WASHINGTON - All vines or climbing plants need a trellis - an ornamental arrangement of woven wood, rods or poles that are crossed to form a lattice structure. I use the term loosely to describe any support for a plant that can be trained onto a structure, so the "trellis" could be a deck, porch, shed, pergola, house wall, fence, pole or arbor. The type of climber being trained will determine how it should be attached to the structure.
Climbing hydrangea is an ornamental, woody vine that can be used in shade gardens. It has aerial roots that will attach to any solid wall without training. If planted on a trellis with an open framework, it should be tied to the supports until the rootlets from its stems self-attach.
Twining Clematis, native honeysuckle (Lonicera sempervirens) and American wisteria (Wisteria frutescens) will train themselves onto anything they come into contact with. The challenge is keeping them under control. Vines such as these can kill a tree or shrub by entwining too tightly around it, killing the live tissue, or cambium, just under the bark and cutting off the tree's vascular system. Keep twining vines off trees.
Grapes have spiral, springlike stems called "tendrils" that curl around wires and other narrow supports. Beans and peas grow from leaf stems and curl around wires and poles in the same way grapevines do. They will train themselves onto an arbor or over a lattice.
Tendrils with modified connectors
Boston ivy (Parthenocissus tricuspidata) has modified connectors, called discs, at the end of each tendril that attach to structures with a type of natural glue. This disc will pull the vine up to the structure, and a new section of stem grows to the next spot where the connector can attach. This type of vine prefers to grow on solid structures such as walls and trees.
Shrubs that aren't natural climbers can be trained on trellises to show off their interesting leaf color, berries, flowers, branching habits or other outstanding characteristics. Vigorous growers with scandent habits that will take hard pruning and dependably renew work best. Roses and pyracanthas can be trained as climbers. Pruning keeps them tightly against trellises and full of flowers, fruits or berries.
Trellising non-climbing plants and keeping them narrow are excellent approaches for tight spaces. This technique is called "espalier" and was developed by the French as an intensive gardening practice for fruit production in small areas. By using espalier theories, almost any branching pattern can be achieved.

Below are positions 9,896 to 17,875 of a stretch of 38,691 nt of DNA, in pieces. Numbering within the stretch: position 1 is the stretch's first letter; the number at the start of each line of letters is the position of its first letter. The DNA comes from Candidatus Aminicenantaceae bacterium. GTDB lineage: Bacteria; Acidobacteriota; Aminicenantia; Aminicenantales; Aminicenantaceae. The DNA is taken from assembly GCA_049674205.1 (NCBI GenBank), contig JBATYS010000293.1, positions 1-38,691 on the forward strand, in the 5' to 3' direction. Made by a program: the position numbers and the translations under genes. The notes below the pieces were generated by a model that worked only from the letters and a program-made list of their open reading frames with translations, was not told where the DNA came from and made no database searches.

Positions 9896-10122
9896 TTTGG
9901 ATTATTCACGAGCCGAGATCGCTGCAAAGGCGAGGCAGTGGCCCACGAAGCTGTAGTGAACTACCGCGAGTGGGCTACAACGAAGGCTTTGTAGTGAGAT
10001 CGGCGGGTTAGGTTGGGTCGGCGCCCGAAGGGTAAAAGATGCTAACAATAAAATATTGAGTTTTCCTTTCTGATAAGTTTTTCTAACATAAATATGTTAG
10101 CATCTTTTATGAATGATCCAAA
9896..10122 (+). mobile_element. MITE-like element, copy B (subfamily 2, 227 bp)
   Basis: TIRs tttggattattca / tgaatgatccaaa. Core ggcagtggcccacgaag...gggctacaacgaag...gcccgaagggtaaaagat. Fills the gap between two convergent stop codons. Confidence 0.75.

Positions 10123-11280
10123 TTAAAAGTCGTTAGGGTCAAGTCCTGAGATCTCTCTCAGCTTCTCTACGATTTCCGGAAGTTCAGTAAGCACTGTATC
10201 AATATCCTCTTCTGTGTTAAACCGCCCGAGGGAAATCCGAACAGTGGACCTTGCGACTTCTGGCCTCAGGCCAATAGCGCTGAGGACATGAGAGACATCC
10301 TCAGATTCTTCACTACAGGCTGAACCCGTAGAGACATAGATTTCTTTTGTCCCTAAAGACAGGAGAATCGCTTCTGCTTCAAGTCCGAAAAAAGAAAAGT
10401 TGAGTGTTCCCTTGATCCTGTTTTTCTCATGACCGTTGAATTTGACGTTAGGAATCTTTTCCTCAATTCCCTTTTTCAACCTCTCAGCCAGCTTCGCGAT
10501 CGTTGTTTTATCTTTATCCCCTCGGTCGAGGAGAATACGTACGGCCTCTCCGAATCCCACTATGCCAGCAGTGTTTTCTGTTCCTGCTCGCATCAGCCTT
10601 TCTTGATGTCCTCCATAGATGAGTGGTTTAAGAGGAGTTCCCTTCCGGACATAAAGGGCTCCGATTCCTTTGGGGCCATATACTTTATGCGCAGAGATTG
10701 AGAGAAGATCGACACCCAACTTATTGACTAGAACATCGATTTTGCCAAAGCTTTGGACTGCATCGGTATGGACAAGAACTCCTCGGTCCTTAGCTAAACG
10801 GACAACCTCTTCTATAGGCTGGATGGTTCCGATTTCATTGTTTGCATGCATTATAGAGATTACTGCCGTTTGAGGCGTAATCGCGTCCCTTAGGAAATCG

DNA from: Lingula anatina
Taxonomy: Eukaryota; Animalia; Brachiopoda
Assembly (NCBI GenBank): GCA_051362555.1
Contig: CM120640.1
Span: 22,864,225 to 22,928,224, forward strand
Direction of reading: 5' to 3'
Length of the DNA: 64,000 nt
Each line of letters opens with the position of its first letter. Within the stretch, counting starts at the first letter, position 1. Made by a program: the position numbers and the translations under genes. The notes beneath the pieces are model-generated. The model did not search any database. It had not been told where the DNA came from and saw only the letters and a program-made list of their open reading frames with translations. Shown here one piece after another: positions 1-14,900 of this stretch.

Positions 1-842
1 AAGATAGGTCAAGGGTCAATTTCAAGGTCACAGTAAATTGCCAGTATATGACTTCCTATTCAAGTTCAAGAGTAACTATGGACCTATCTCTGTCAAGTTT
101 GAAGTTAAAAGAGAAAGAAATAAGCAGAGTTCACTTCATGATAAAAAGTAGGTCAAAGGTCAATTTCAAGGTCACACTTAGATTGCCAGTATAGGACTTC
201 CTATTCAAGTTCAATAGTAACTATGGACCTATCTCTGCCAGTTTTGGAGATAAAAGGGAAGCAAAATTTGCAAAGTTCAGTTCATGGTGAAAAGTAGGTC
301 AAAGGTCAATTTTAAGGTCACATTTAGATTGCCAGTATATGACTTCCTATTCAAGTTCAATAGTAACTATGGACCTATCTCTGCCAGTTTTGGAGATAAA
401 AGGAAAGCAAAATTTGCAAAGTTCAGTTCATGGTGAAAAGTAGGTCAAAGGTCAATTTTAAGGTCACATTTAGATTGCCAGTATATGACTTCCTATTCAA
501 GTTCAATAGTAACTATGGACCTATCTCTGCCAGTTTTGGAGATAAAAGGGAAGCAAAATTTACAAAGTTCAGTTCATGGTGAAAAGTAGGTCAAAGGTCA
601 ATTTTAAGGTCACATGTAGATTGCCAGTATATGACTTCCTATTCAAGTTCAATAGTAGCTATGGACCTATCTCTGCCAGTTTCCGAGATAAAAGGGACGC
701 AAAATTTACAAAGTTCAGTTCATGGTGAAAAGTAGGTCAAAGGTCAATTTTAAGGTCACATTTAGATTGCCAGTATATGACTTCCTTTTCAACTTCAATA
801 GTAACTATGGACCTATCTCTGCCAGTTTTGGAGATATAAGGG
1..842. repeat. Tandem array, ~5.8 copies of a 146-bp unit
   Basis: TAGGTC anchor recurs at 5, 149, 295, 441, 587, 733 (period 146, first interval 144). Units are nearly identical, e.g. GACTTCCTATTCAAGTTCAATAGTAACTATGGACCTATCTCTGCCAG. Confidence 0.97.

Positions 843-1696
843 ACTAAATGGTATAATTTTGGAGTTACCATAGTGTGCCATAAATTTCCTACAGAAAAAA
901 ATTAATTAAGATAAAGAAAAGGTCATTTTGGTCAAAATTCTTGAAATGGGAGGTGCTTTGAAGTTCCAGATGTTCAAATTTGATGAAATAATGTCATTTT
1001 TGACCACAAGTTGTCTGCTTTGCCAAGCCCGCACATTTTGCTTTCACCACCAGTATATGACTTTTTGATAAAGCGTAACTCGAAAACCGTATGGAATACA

There are a variety of types of supports for vines and climbers.
Many styles are available at garden and home improvement centers and through catalogs. Built from wood, plastic, fiberglass, metal and combinations of materials, they are frameworks that can form a variety of patterns.
Galvanized pipes or rebar can be set two feet apart in concrete and extended to the eaves of a house or garden structure. Wires can be strung across the bars, creating a ladder effect.
Cord can be strung from one stake to another, creating a ladder for beans, peas, cucumbers or other vining vegetables.
Plastic-coated or galvanized reinforcing wire can be attached to fences or walls. Mesh that comes in six-inch squares works well.
Walls and fences
Some vines will attach themselves to walls or fences without training. Before covering wood fences with greenery, make sure the wood is pressure-treated. Otherwise, plantings should be installed on supports a few inches away from the fence.
Here are some suggestions for vines:
• Boston ivy - New growth emerges maroon in spring. A fast grower in sun or shade, it will cover walls in a season or two. Green summer foliage is excellent background for water features, sculptures or other plantings. Fall color is an outstanding red.
• Clematis - One reason to choose the Jackman clematis vine is the red, purple, pink and white flowers, 5 to 6 inches big, that bloom profusely in late spring. The anemone clematis (Clematis montana) grows vigorously and cascades over fences, walls or trellises and is covered with white to pink flowers in May.
• Climbing rose - I can recommend two I have grown for many years. Aloha is one I have planted between two structures. It receives about six hours of light each day and has taken care of itself. Zephirine drouhin is another one we enjoy at home that is free of thorns.
• Cross vine (Bignonia capreolata) -Try this spring-flowering perennial vine in partial shade to full sun. This semi-evergreen vine grows eight feet or more in a season and flowers pink to dark red, depending on the hybrid. This twining plant will grow on any trellis or arbor.
• Lerner is president of Environmental Design in Capitol View Park, Md., and author of "Anyone Can Landscape"(Ball 2001). Contact him through his Web site, www.gardenlerner.com. firstname.lastname@example.org